17 Mar 2008: New functions: LowercaseASCII and GetGreenwichMeanTime.

15 Mar 2008: Flaming Thunder now sets the owner-executable bit even if a previously existing file with the same name had the executable bit turned off.

15 Mar 2008: Flaming Thunder now sets the owner-executable bit on executable files created under FreeBSD, Linux and Mac OS X, if the file can be executed on the operating system that it was compiled under. For example, Flaming Thunder will not set the owner-executable bit on a FreeBSD program cross-compiled under Linux because Linux cannot execute it.

15 Mar 2008: Fixed a bug in FreeBSD executables.

14 Mar 2008: Happy Pi Day (3/14)!

Added routines to support easy CGI scripting: GetUndecodedCGIData, GetUndecodedCGIDataSize, GetDecodedCGIVariableCount, GetDecodedCGIVariableName, GetDecodedCGIVariableIndex, GetDecodedCGIVariableValue, GetDecodedCGIVariableFileCount, GetDecodedCGIVariableFileName and GetDecodedCGIVariableFileData.

GetUndecodedCGIDataSize allows you to check the size of the raw CGI data before processing any of it, so that, for example, you can reject unexpectedly large file transfers with the least amount of overhead.

GetUndecodedCGIData allows you to view the raw undecoded CGI data, which might be handy if a particular browser and/or server is causing the decode routines to fail. If that is the case, you should alert us so that we can update the decoding routines. So far we have tested the routines with the current versions of Internet Explorer, FireFox and Safari.

GetDecodedCGIVariableCount, GetDecodedCGIVariableName, GetDecodedCGIVariableIndex and GetDecodedCGIVariableValue allow you to process ordinary CGI variables.

GetDecodedCGIVariableFileCount, GetDecodedCGIVariableFileName and GetDecodedCGIVariableFileData allow you process type=file CGI variables.

5 Mar 2008: Fixed a bug in the 64-bit versions in adding floating point numbers that had certain negative differences between their exponents. Also, fixed a problem running the Professional Edition of FTNotepad on 32-bit systems.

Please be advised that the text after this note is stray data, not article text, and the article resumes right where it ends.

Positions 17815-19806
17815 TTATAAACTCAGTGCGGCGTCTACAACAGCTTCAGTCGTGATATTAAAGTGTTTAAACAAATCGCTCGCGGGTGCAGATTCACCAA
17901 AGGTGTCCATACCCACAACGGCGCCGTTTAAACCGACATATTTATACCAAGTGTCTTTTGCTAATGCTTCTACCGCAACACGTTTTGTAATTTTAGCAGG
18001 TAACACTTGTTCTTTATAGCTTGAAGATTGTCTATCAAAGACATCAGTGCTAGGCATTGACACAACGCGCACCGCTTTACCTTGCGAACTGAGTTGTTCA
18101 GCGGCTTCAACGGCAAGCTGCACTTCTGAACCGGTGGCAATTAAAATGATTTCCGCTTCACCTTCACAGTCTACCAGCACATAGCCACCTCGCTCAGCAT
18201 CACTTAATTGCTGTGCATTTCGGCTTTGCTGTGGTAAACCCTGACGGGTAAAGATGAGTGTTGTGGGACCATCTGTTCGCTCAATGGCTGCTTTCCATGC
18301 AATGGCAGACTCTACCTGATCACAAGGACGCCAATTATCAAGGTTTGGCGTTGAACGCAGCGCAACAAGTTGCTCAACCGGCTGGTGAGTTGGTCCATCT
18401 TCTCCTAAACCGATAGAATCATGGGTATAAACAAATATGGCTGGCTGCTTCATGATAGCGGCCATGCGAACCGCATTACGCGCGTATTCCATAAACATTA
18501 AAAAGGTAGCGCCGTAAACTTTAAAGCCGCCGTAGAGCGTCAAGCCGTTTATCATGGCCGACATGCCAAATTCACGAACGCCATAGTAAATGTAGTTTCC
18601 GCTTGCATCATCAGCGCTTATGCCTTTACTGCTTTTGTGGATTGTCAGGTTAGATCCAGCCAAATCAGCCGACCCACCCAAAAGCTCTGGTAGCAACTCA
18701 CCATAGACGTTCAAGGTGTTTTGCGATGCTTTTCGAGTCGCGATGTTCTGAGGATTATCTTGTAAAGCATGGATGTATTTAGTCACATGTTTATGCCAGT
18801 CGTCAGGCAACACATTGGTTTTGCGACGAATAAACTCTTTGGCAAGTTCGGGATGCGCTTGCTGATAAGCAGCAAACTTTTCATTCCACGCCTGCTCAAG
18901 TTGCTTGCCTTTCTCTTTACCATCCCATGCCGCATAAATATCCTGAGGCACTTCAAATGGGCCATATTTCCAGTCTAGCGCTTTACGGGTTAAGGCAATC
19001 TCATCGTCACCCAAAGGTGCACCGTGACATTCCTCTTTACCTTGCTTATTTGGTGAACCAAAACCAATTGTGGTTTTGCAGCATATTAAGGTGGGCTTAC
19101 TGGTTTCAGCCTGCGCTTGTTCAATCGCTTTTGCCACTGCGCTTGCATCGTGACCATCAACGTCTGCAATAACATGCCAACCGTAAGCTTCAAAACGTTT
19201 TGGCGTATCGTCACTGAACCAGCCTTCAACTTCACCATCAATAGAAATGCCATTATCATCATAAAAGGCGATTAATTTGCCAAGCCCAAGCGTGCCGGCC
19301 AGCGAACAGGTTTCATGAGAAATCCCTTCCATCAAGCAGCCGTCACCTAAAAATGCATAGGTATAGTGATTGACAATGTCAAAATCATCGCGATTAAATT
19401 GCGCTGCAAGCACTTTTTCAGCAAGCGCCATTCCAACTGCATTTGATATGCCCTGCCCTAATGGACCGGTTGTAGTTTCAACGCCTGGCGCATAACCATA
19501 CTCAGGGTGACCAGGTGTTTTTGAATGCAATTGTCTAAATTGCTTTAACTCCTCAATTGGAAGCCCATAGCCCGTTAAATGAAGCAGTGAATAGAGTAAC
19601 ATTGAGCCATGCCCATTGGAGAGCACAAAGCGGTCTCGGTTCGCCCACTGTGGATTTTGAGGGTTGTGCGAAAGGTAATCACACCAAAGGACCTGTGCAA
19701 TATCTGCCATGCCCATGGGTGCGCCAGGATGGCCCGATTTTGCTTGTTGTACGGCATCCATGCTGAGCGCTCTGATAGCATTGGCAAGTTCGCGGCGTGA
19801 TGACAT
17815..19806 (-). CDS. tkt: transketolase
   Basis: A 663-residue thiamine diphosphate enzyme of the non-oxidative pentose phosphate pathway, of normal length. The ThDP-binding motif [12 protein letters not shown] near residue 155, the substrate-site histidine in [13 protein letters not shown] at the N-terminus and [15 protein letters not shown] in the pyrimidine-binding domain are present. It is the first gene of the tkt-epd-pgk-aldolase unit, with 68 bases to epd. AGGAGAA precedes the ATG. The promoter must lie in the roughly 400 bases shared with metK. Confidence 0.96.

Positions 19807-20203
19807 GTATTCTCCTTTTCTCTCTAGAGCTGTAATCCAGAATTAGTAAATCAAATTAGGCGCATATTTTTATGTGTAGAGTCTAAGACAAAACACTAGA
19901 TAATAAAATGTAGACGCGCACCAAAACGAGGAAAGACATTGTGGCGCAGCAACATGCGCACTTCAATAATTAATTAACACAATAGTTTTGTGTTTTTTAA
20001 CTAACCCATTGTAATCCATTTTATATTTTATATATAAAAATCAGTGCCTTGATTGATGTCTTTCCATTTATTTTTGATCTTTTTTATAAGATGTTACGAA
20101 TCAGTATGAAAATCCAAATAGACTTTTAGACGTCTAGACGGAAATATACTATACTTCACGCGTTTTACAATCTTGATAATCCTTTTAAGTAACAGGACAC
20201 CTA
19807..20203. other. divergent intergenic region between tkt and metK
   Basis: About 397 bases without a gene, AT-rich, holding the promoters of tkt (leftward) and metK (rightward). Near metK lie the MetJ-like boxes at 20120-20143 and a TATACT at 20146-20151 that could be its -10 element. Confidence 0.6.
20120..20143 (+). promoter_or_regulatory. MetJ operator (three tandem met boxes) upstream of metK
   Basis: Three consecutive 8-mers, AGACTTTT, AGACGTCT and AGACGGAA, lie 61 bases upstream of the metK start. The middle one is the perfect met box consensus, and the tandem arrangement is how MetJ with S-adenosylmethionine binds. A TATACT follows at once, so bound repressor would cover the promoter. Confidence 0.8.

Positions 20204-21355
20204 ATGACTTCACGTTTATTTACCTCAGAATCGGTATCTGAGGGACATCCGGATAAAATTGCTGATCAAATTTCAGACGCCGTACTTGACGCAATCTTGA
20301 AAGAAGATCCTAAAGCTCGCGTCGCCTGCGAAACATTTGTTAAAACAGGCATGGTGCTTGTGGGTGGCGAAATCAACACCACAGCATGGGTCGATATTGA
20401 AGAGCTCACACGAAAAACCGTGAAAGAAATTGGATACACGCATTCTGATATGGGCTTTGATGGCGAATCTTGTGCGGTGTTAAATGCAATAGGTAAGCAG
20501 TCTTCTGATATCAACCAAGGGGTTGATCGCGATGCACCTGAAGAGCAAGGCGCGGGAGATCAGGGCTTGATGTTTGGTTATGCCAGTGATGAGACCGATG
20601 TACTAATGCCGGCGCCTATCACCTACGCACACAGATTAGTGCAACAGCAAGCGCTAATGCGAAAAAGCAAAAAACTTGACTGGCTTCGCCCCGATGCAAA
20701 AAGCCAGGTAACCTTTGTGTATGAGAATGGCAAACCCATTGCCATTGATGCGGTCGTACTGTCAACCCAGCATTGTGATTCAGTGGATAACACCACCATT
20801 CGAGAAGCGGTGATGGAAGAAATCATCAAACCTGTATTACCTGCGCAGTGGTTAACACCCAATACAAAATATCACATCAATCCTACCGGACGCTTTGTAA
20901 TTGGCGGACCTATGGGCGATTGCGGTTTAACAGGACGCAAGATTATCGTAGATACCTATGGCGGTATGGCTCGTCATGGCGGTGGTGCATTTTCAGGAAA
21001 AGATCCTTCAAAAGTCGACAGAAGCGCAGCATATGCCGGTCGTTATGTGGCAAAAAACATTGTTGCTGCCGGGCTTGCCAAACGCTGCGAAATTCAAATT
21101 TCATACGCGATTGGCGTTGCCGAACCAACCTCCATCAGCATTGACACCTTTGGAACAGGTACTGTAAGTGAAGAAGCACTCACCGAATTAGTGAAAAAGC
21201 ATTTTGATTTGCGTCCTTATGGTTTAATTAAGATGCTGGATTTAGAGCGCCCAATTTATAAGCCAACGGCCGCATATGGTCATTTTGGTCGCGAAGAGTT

3 Mar 2008: Added the Seive of Eratosthenes to the examples. Added some new functions: AbsoluteValue, GreatestCommonDivisor, LeastCommonMultiple, Quotient, Remainder, UppercaseASCII. Added two new operators: mod and divides. Mod and divides allow you write statements such as If x mod 7 = 5 then ... and If x divides y then ....

21 Feb 2008: Added examples to the documentation showing how to create several kinds of CGI scripts.

19 Feb 2008: Made an improvement in memory allocation under 64-bit Linux.

18 Feb 2008: Made an improvement in memory allocation under FreeBSD and Mac OS X.

16 Feb 2008: We released FTNotepad today – an easy-to-use version of Flaming Thunder for Windows users that you can run directly from the internet. We also added interval arithmetic so that you can let Flaming Thunder propagate imprecision in your inputs through a calculation and tell you how imprecise your results are.

13 Dec 2007: Large numbers (greater than about 5,000 digits for 32-bit versions and 10,000 digits for 64-bit versions) are now multiplied using an O(N log(N)) number theoretic transform. If you have enough memory, Flaming Thunder's triple-prime algorithm supports numbers of over 3 quintillion decimal digits. RAM manufacturers around the world are celebrating.

4 Dec 2007: First public Flaming Thunder release.


 
     
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13 Sep 2010
 
Graph credits: carved ellipsoid by Hassan Sedaghat, CD by Stijn Hertelé.